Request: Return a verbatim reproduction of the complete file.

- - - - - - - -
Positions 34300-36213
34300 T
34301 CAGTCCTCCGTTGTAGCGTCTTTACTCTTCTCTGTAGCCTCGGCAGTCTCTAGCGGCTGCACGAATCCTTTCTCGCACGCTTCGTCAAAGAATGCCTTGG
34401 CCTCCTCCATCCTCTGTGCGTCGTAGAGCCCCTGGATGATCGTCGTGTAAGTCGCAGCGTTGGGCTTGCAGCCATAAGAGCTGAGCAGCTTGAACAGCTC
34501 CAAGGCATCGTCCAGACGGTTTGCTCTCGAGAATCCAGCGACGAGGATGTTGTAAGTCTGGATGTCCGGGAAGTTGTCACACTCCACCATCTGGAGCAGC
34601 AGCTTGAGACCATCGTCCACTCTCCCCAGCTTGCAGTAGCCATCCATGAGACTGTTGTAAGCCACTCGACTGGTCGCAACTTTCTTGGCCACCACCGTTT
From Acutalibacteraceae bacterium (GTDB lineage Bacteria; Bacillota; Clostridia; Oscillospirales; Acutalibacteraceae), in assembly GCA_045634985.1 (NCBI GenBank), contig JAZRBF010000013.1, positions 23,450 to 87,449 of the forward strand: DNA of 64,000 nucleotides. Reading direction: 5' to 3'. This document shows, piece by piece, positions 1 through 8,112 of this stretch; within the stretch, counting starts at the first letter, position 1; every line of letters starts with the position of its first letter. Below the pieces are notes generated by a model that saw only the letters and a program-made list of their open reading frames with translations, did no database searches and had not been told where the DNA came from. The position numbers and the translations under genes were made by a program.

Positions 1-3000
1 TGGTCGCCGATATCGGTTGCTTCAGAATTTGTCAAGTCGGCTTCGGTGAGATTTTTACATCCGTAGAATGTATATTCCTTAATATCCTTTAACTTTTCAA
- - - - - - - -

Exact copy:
Positions 34300-36213
34300 T
34301 CAGTCCTCCGTTGTAGCGTCTTTACTCTTCTCTGTAGCCTCGGCAGTCTCTAGCGGCTGCACGAATCCTTTCTCGCACGCTTCGTCAAAGAATGCCTTGG
34401 CCTCCTCCATCCTCTGTGCGTCGTAGAGCCCCTGGATGATCGTCGTGTAAGTCGCAGCGTTGGGCTTGCAGCCATAAGAGCTGAGCAGCTTGAACAGCTC
34501 CAAGGCATCGTCCAGACGGTTTGCTCTCGAGAATCCAGCGACGAGGATGTTGTAAGTCTGGATGTCCGGGAAGTTGTCACACTCCACCATCTGGAGCAGC
34601 AGCTTGAGACCATCGTCCACTCTCCCCAGCTTGCAGTAGCCATCCATGAGACTGTTGTAAGCCACTCGACTGGTCGCAACTTTCTTGGCCACCACCGTTT
From Acutalibacteraceae bacterium (GTDB lineage Bacteria; Bacillota; Clostridia; Oscillospirales; Acutalibacteraceae), in assembly GCA_045634985.1 (NCBI GenBank), contig JAZRBF010000013.1, positions 23,450 to 87,449 of the forward strand: DNA of 64,000 nucleotides. Reading direction: 5' to 3'. This document shows, piece by piece, positions 1 through 8,112 of this stretch; within the stretch, counting starts at the first letter, position 1; every line of letters starts with the position of its first letter. Below the pieces are notes generated by a model that saw only the letters and a program-made list of their open reading frames with translations, did no database searches and had not been told where the DNA came from. The position numbers and the translations under genes were made by a program.

Positions 1-3000
1 TGGTCGCCGATATCGGTTGCTTCAGAATTTGTCAAGTCGGCTTCGGTGAGATTTTTACATCCGTAGAATGTATATTCCTTAATATCCTTTAACTTTTCAA